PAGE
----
Good luck on the workouts! Shoot us a picture of you or your team taking on the gym #StronGirlsMakeStrongWomen and check out Ascent Fitness of Facebook!
Through Cross Cultural programming at the University of Puget Sound, I was able to participate in a lecture and workshop with race theorist and author Dr. Robin DiAngelo. As we discussed the nature of white allyship it became more and more apparent to me the need for the gender equity in sports movement to re-shape the standard we hold our male peers to. Just as having “black friends” doesn't make you anti-racist, being teammates with a woman doesn't make you a feminist. Going into the off-season, it’s the perfect time for ultimate players to take time to educate themselves and their teammates, read, learn, reflect and start thinking about where our community has room to grow in 2018. Here are five reminders for male allies, specifically in the context of youth ultimate, to keep our community on a progressive slope towards equity.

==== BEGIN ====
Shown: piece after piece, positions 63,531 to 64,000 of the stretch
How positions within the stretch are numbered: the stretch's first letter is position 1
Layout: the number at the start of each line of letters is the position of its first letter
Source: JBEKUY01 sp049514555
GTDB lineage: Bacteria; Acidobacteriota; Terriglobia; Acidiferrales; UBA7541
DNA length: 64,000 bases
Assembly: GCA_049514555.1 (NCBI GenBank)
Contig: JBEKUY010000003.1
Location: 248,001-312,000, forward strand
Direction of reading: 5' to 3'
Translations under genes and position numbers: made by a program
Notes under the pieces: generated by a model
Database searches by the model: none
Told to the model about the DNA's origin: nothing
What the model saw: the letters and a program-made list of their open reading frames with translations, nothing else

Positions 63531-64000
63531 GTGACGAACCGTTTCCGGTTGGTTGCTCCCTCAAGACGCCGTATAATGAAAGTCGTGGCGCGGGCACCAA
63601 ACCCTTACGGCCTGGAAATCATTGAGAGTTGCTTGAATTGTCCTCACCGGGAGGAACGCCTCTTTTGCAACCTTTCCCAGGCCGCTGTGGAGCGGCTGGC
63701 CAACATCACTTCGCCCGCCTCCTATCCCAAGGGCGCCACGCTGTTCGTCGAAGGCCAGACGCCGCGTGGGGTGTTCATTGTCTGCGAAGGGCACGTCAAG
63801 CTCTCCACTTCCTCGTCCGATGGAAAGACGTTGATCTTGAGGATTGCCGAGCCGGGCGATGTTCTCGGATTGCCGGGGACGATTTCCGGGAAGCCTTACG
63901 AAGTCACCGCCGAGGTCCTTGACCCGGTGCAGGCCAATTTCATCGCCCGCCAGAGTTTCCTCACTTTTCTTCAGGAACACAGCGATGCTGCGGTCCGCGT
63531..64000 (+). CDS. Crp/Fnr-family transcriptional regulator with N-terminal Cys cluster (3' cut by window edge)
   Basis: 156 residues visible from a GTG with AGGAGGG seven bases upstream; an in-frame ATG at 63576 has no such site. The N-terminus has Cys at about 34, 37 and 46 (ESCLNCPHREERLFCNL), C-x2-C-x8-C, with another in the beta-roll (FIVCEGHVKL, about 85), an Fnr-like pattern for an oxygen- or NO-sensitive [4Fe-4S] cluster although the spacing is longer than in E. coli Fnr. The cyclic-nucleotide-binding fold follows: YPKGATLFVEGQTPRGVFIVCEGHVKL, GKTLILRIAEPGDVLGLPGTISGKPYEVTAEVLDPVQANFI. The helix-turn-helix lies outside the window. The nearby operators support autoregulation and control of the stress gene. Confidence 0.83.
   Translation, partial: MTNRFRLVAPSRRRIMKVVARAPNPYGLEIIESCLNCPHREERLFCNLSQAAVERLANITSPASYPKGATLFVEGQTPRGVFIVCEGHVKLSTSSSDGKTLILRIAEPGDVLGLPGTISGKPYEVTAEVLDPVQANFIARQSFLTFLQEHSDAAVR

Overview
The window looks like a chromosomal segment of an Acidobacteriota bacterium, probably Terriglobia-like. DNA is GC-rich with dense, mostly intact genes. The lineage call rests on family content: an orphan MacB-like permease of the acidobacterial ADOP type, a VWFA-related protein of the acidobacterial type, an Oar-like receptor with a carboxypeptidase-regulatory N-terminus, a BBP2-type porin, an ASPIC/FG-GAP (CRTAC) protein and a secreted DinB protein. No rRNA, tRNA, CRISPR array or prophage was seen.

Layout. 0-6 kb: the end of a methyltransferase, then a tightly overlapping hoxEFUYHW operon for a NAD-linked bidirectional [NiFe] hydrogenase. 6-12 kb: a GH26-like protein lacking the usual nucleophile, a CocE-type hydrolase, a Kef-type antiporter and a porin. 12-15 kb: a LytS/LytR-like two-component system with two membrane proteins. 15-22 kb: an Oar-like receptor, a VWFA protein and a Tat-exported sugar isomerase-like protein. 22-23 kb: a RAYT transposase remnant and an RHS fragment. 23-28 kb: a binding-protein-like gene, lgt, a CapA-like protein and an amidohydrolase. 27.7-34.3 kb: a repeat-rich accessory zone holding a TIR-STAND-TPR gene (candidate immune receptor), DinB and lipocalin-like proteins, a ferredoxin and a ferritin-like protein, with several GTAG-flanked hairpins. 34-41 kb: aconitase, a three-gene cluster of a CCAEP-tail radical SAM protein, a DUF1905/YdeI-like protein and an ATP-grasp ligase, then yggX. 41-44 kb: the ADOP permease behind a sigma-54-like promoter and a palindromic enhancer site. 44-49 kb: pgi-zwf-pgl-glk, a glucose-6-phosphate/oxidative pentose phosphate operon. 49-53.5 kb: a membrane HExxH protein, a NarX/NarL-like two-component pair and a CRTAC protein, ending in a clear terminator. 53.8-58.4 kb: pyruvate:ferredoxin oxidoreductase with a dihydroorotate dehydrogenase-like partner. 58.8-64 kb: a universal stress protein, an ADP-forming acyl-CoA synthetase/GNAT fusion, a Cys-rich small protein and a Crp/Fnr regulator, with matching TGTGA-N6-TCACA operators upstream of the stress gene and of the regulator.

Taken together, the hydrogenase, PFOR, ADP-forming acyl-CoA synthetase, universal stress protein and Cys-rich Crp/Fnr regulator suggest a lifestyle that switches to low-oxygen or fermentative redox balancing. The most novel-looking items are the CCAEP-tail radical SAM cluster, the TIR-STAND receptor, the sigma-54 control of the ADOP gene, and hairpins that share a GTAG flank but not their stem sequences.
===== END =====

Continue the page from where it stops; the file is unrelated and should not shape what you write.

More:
1. Consider your positionality. Dr. DiAngelo, when introducing positionality, began by laying out the the systems of hegemonic oppression within our society which are visible through our white patriarchy. In her words, “Oppression is so organized, so manifested, that we don't see it. Could men take away our right to vote? The answer is yes.” There are two aspects of positionality that male allies in ultimate need to understand: firstly, their positionality as a male, most likely a white male, that allows them to live their life with power and comfort. Secondly, their positionality within ultimate allows them similar powers and comforts shown through small, seemingly meaningless power differences based on gender. For example, in the article, Male Privilege: Unpacking the Invisible Knapsack, which challenges privilege through the lens of ultimate, some of the prompts asked: If I am not getting passed to on the field, "I can logically assume it has nothing to do with my gender" and "I am rarely asked to speak on behalf of my gender." In a hierarchical society, positionality has an impact in all social environments. As a male ally it's important to be aware of where your position is on a team and what privileges come with it. Constantly be thinking about your own comfort vs. the comfort of those around you and the power you have just because of your gender. When going into a new environment ask yourself the question: What is my position within the group and what privileges does that give me?